Whether getting rid of the award charts is related to movement toward a revenue based model, or it was an unrelated decision, it still is a big deal.  It both symbolically and practically contributes to killing the dream of frequent flyer miles that loyalty programs have built up over the last several decades.  The dream of saving up your miles to one day take your family somewhere you otherwise might not be able to afford.

I hope Delta re-thinks this move both for us, and for themselves…but I’m not holding my breath.






The responses below are not provided or commissioned by the bank advertiser. Responses have not been reviewed, approved or otherwise endorsed by the bank advertiser. It is not the bank advertiser's responsibility to ensure all posts and/or questions are answered.



  1. I was planning on canceling our 2 Delta Amex cards anyway, but I think I will do it now and tell Amex this is the reason. I spent down my point balance several months ago.

  2. I don’t use Delta and am not very acquainted w/ their program-but from what I do know about their ‘reward’ program…maybe it’s best for Delta not to show the charts. Because if they did, the value of their points just might STOP you from having big dreams, if you get my drift.

  3. Pam, I was thinking the exact same thing. Delta does not care if people say that they will not fly Delta anymore because they feel that capacity is tight enough someone else will fill your seat. However, we can still hit them by tearing up our Delta credit cards. I,too, plan on telling AMEX that this is the reason.

  4. I was looking for a way to cut back this year, especially the CCs that carry annual fees. Guess which card is now the frontrunner? Delta made my choice very easy.

  5. It could be much worse than killing the dream. It allows DL to devaluate the existing outstanding mileage balance AT WILL.
    Dream is for something in the future and one may still choose not to engage given the situation–you still have an choice. But for those already holding DL miles, there is no escape when such devaluation comes.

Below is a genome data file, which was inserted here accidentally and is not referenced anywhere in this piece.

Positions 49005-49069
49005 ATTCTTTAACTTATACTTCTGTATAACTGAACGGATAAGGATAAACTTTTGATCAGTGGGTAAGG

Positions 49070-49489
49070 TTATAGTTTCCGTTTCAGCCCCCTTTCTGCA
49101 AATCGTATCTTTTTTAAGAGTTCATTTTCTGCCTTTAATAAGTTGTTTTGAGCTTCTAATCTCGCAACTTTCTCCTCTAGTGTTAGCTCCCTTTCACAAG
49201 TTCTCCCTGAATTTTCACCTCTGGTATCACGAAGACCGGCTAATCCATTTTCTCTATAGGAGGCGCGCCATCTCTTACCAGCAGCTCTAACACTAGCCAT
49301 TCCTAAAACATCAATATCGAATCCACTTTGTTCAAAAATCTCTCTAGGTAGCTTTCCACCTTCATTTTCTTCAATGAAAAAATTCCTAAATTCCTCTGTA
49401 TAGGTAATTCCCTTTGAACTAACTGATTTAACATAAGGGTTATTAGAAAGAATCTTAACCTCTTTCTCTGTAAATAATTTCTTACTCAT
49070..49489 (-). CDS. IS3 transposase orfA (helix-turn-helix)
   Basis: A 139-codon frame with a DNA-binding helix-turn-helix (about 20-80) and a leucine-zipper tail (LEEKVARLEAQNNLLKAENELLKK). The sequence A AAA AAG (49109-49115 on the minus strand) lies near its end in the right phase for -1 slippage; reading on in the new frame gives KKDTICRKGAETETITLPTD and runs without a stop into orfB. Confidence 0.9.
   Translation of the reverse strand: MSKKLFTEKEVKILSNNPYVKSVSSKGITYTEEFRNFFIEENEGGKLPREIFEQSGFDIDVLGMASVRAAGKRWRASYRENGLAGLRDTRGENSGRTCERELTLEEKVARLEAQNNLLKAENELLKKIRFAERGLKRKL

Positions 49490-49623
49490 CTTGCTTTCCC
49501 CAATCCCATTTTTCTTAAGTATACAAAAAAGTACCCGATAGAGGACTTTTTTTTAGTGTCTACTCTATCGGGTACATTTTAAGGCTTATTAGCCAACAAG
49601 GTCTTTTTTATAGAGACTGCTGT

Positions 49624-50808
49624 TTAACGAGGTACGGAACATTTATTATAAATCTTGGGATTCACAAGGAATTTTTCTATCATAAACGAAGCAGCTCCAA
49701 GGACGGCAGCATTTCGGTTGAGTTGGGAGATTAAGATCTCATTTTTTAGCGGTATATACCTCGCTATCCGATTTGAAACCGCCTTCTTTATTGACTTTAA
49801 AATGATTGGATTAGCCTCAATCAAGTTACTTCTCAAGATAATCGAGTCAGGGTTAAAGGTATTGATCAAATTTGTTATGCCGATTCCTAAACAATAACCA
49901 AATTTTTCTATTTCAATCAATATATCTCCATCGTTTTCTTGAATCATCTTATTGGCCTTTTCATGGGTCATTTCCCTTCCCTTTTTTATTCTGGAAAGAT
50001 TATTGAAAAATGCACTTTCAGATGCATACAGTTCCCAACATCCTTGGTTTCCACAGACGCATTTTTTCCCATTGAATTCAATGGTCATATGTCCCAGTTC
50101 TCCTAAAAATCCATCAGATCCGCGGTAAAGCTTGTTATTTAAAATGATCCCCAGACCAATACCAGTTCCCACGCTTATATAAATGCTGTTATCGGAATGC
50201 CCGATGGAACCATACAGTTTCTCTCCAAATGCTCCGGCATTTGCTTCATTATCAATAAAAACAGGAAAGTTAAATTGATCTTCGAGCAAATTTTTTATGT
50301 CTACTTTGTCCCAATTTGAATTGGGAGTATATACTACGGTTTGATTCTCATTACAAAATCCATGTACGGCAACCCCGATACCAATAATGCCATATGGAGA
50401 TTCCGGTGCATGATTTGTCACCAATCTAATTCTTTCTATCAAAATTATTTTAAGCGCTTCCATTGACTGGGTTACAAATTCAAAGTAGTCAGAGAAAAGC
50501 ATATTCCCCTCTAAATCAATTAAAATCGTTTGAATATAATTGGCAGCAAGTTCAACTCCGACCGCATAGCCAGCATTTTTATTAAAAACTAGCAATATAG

It can make the huge balance you’ve saved over years worthless overnight–much like how the Soviet Ruble collapsed in a matter of days and rendering millions, who have worked decades to save for their retirements, penniless.
    For example, what if you search every single domestic flight and it returns 20 million miles per flight? Although delta promises that the lowest domestic award remains 25k, there is no guarantee you can find it. Literally, if they keep one 25k seat in the entire schedule through the entire calendar, they are not lying, regardless whether all the rest of award seats are 20 million or 20 billion each. So this allows delta to de facto write off its mileage debt on the book completely.
    There doesn’t even need to be any consistency in the award calendar. You can check the calendar today and work hard to reach the balance tomorrow, just to find the price is changed. If you logged into your account to search the award calendar, it can be programed to ALWAYS displace some price beyond your balance. If you search without login, the price can still change when you login–as award availability can fluctuation in real time, and without an award chart there is no obligation for the award price to remain constant–how convenient that the award calendar is offering you REAL TIME pricing!
    I would argue this is much worse than a complete revenue-based redemption–at least you know how much your miles worth in the revenue based scheme–but without an award chart and a “real time” award calendar, you will never know what your miles worth–or IF IT WORTH ANYTHING.

  6. I’m not sure about “with no award charts… you are essentially leaving the customer blind to what the price should be.” Seems like that brings this in line with tickets purchased with good old dollars. How many dollars should that IAH-AMS trip cost? The dollar cost varies, so why shouldn’t the cost in miles?

  7. I do not think this is part of a transition to a revenue based redemption. For Delta this is better than revenue based redemption. They can have their cake by claiming that a domestic round trip is 25k and eat it too by changing other tiers at will and without any announcements.

  8. Didn’t they recently say something to the effect that they do these things because they can? That there’s no shortage of frequent flyers and not good business for them to accomodate or whatnot? Really rubbing the salt on the wound with this. Hope there’s backlash this also keeps me from bothering with that Amex delta card. I like companies that make things as simple and easy way as possible, and yeah, somewhat attainable help s too

Leave a Reply

Your email address will not be published. Required fields are marked *